Cooper walked to the dead outlaw, turning him over with the toe of his boot. The spreading stain on Gilson’s shirt told Smith the fight was over. Thumbing the spent shell from his Colt, he replaced it from his gunbelt. Looking up, he watched Otis Fuller walk toward him from the livery.

“There’s two more in the barn,” said Otis. “I got one of ‘em and I guess Hancock got the other.”

“He got that one too,” said Cooper, pointing to Willis, the outlaw’s corpse lying at an unnatural angle.

Both lawmen shifted their gaze when they heard footsteps on the boardwalk in front of the hotel. Holding the six-gun at his side, Harlan Hancock stepped into the street; stopping in front of the two lawmen, he offered his weapon, butt first, to the Marshal.

“I think we can go on with our appointed duty now, Marshal” commented Hancock. Pulling a watch from the small pocket in his pants, he glanced at the time.

“I’ll have just enough time to freshen up a bit.”

“I think you should see Doc first,” advised Cooper, noticing the bloody tear in Hancock’s sleeve.

“It’s just a scratch, Marshal, nothing to worry about. Although, I’ve ruined a shirt and will have to buy another before I leave town.” Hancock started to leave, but turned back to the lawmen. “I’ll be back within the hour. I have a lot to get ready.”
Walking back to the hotel, Hancock disappeared into the lobby.

Roy Hickman and Early Grimes greeted Cooper Smith and Otis Fuller when they returned to the office with the two remaining outlaws and deposited them in a waiting cell.

“What now?” asked Hickman.

“I believe Charlie Gilson has an appointment with the hangman,” replied Cooper.

Wednesday, March 2, 2011

Hangman's Noose...Part 5

Sipping steaming mugs of coffee, Cooper Smith and Otis Fuller looked up from the desk when Roy Hickman and Early Grimes walked through the cellblock door.

“Sure am glad I’m a law abiding citizen,” said Hickman, stretching his back, “I couldn’t sleep on those beds too many nights.”

Hickman and Grimes wandered over to the stove, taking mugs from the rack on the wall, and filled them from the coffee pot.

“When’s all this supposed to happen?’ asked Grimes, going to the window.

“Noon,” replied Cooper Smith.

“Ol’ Becker sure didn’t do you boys no favor, did he? Makin’ you wait a week to hang Gilson at high noon,” said Hickman.

“Folks is already started to line up outside,” commented Grimes, from the window.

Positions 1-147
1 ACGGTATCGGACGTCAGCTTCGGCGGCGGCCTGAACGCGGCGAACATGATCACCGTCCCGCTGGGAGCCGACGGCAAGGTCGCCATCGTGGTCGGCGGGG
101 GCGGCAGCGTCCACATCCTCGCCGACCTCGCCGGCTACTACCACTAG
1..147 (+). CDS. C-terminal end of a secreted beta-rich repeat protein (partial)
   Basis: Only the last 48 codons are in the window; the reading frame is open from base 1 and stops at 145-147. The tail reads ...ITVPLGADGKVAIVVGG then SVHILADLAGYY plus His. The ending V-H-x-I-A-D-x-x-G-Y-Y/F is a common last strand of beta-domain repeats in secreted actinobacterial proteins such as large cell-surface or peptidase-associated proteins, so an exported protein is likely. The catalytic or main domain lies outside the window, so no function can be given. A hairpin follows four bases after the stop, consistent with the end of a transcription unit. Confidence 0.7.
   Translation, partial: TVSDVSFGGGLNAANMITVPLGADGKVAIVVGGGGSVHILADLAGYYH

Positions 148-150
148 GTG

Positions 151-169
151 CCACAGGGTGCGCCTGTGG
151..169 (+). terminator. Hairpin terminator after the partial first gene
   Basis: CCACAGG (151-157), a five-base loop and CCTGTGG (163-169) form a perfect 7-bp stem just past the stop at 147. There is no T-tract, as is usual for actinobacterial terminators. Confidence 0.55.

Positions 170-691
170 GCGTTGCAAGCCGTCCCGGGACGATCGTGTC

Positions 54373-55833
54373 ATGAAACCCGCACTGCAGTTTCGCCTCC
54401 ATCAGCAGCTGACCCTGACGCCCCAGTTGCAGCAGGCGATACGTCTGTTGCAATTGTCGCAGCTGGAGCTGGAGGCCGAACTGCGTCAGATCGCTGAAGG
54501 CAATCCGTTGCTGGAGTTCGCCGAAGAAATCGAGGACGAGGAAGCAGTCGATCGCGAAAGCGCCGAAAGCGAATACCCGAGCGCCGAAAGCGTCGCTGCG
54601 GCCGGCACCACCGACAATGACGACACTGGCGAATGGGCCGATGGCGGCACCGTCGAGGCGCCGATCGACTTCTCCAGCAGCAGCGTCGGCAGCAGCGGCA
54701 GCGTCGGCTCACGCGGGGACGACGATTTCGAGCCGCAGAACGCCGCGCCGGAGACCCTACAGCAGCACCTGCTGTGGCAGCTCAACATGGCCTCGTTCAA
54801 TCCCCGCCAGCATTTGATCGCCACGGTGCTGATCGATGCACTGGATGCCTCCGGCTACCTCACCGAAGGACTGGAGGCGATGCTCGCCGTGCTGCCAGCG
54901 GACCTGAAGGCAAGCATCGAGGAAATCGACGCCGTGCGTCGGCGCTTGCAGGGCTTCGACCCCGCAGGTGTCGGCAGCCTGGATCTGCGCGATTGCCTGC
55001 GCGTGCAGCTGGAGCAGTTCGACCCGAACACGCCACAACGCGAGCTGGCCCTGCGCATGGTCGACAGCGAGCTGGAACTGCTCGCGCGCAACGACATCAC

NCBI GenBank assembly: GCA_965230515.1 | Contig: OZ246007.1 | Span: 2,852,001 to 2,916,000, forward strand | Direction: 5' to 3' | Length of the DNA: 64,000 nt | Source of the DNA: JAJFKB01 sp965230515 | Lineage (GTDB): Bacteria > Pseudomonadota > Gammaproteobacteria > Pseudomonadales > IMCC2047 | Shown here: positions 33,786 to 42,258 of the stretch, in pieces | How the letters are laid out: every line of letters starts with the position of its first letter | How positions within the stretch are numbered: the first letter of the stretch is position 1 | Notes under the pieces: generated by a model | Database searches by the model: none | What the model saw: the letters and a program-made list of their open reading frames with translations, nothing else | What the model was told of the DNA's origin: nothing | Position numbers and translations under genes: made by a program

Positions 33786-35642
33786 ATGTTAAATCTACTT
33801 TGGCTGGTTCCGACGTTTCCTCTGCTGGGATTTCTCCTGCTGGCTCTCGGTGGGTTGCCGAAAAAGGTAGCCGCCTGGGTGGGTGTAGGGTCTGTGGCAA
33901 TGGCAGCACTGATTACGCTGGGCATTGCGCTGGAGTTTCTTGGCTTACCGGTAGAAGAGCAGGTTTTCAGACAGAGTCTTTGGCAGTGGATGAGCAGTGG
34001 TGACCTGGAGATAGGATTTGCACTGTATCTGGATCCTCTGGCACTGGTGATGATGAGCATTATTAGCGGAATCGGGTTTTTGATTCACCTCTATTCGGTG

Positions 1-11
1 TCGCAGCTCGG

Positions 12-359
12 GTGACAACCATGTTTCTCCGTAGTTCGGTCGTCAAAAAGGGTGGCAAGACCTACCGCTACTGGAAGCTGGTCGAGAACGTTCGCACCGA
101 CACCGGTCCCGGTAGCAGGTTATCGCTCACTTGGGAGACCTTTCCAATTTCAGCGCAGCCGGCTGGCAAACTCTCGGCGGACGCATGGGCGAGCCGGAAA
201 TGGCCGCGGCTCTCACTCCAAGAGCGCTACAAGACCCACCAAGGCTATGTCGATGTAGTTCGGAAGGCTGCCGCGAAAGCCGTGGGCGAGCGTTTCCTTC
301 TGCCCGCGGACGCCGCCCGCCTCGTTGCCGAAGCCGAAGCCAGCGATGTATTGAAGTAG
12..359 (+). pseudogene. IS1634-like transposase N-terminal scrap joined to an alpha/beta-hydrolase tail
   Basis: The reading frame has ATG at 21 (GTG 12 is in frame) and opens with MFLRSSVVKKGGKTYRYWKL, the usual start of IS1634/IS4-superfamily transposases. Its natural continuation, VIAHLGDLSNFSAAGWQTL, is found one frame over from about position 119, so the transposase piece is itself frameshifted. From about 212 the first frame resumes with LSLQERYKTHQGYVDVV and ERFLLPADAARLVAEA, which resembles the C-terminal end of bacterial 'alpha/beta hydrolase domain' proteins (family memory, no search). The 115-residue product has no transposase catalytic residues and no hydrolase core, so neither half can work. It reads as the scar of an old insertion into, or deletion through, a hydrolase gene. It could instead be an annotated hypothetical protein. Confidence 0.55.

“You boys hear anythin’ last night?” asked Otis Fuller.

Hickman and Grimes looked at each other, shaking their heads.

“Not that I recollect,” answered Roy Hickman.

“Gilson had a coupla visitors last night,” said Cooper Smith.

“Hap?” asked Grimes.

“And his sidekick,” added Fuller.

“Think they’ll try somethin?” asked Hickman.

“I’m sure of it,” said Cooper, “only they’ll wait until we take him outside.”

Early Grimes stood at the window looking at the gallows across the street. “You know, it sure seems funny Ol’ Hancock ain’t out testin’ his rope. Here it is, four hours ‘til the hangin’ and he ain’t been out there once. Usually ‘bout this time he’s trying to wear out that trap door.”

Roy Hickman went over to the window and stood beside Grimes.

“You know, Early’s right,” agreed Hickman, “he ain’t even got a noose hangin’ up there. Ain’t like Hancock not to be ready.”

“Maybe he thought, after seein’ Gilson, he figgered to just add a little extry weight,” said Otis.

Hickman shook his head. “Ain’t the way Hancock works, especially with a brand new gallows. He should be out there.”

Cooper Smith rose from behind his desk and went to the gun rack, grabbing a Winchester. “Otis, maybe we ought to go check on Hancock.” Otis rose from his chair, picking up the shotgun leaning against the desk and following Cooper Smith out the door.

 Sorting mail, Lester Hasgood turned from the pigeonholes behind the registration desk when Otis Fuller and Cooper Smith walked into the lobby.

“Mornin’ Lester,” said Cooper.

“Marshal, Otis, what can I do for you this morning?”

“You seen Harlan Hancock today?”

Lester thought for a moment, shaking his head. “No sir, I don’t believe I have.”

“What room is he in?”

“Two fourteen,” said Hasgood, grabbing a ring of keys from the desk. “I’ll go with you.”

Cooper Smith and Otis Fuller followed Lester Hasgood up the stairs to Hancock’s room. “Mister Hancock,” said Hasgood, knocking on the door.

Not receiving an answer, Hasgood tried the doorknob, opening the door. Giving a surprised look to Cooper and Otis, Hasgood pushed the door open. Hancock’s carpetbag lay on the bed unpacked.

“It appears Mister Hancock is not here,” said Hasgood.

“We can see that, Lester,” said Otis, “but, where is he?”

Roy Hickman and Early Grimes watched Cooper and Otis Fuller step off the boardwalk and come back to the jail. “Hancock’s gone,” said Cooper.

“Gone where?” asked Hickman.

Cooper shrugged his shoulders, shaking his head. “Beats me.”

“Bet if we find Hap Gilson, we’ll find Harlan Hancock,” said Otis.

Hap Gilson put his ear to the door of Ainsley’s room when he heard Hasgood knocking on Hancock’s door. He looked at Harlan Hancock who sat bound and gagged in a corner of the room.

“They’re lookin’ for you, hangman,” said Gilson after Smith and Fuller went back down the stairs. “Maybe, it’s time we give ‘em what they’re lookin’ for.”